For a new guidebook project (freelancing in IT) I wonder at which point I should evaluate the idea. I see these possibilities:

  1. Create a website with a newsletter subscription form and see if people care about being informed once the book is finished.
  2. Write a chapter and send it to a publisher.
  3. Write the book and see if it sells.

I can propably finish it within a few weeks (no, really, I mean it), so all 3 ways are feasible.

  • How will you drive people to your website? Do you already have an audience? – S. Mitchell Oct 31 '16 at 19:18
  • Go to Amazon.com, search for "platform", then select Books > E-commerce Professional. Read one or more of the books your find. Implement what you learned. – user5645 Oct 31 '16 at 19:26

You can't. Major publishers publish thousands of books a year that don't sell. Movie studios release hundreds of movies that no one watches. TV Networks create new shows every season that get cancelled after a few episodes because no one watches. We don't know how to evaluate if a book will sell or not.

I once asked my publisher if the sales for one of my books was in line with his expectations. (It is a niche book.) He said he has given up forming expectations about how books will sell. He just can't tell.

You can, of course, tell that an awful lot of manuscripts and book proposals won't sell because they are obvious drek. But there is also the category of not-drek-but-not-currently-fashionable stuff that is often rejected many times before it is finally published and sells millions. (Harry Potter is the current go to example of this, but there are many others.)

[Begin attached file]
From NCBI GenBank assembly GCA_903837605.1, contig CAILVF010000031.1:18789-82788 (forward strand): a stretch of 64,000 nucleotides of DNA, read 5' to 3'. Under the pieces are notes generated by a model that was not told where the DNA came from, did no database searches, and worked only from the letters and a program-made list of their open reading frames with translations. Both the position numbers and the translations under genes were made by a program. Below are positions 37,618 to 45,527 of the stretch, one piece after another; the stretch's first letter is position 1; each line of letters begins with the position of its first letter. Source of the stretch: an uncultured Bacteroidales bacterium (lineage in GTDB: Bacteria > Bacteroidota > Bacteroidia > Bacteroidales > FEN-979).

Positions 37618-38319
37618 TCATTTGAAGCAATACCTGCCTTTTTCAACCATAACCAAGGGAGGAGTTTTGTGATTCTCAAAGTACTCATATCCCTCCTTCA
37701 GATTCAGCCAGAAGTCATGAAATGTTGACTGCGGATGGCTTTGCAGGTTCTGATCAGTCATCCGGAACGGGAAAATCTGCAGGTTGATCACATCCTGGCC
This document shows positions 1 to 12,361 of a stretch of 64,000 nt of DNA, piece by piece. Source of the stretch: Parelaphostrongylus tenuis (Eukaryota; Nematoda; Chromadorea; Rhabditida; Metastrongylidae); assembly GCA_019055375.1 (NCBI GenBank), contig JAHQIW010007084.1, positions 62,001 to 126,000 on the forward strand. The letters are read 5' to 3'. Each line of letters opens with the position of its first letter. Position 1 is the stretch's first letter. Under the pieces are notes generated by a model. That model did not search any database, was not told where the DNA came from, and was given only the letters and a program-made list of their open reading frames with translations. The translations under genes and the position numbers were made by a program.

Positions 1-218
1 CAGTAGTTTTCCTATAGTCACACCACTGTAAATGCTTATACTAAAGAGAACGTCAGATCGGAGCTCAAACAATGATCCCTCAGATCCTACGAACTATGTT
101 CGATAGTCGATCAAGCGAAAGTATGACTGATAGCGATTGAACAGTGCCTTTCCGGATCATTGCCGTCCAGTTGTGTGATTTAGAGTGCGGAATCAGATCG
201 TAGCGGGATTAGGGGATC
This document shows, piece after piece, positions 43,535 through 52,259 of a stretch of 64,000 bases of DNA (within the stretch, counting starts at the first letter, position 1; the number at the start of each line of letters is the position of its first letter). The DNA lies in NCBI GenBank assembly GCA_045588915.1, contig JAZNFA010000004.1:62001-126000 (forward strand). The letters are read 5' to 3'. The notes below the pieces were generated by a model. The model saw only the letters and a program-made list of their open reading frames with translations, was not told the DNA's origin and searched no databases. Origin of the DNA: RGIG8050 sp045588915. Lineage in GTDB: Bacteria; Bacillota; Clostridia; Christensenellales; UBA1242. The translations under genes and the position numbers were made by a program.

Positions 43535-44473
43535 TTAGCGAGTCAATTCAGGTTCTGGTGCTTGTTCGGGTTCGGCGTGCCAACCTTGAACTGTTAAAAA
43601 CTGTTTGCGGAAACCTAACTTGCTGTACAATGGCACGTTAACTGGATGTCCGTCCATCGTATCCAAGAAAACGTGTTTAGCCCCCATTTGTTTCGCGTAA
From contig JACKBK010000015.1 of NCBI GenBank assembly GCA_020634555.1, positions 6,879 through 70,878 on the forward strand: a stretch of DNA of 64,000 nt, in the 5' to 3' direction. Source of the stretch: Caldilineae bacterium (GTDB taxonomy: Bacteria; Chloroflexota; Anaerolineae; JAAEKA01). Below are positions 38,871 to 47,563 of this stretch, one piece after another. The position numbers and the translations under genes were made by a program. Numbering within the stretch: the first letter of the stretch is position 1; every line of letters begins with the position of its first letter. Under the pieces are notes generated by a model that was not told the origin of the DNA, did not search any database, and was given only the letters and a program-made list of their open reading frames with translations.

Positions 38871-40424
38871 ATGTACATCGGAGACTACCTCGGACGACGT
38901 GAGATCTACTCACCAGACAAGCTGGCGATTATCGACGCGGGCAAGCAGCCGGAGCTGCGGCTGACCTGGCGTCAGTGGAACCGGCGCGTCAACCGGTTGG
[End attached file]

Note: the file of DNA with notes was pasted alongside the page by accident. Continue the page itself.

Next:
What you can do is try to build an audience for a book. For the book I mentioned above I wrote a blog for 18 months before I even pitched the book. The blog built an audience, which in turn helped sell the publisher on the book and now continues to help the book sell.

For non-fiction, any publisher is going to ask you two basic questions. 1) Why are you the best person to write this book? 2) Do you have an audience? If you don't have good answers to those things, they are not going to read your chapter. If you have a good answer to the second question, the first takes care of itself.

So, work on building an audience. That will probably take longer than a few weeks, but the interaction you get from your audience will make it a much better book.

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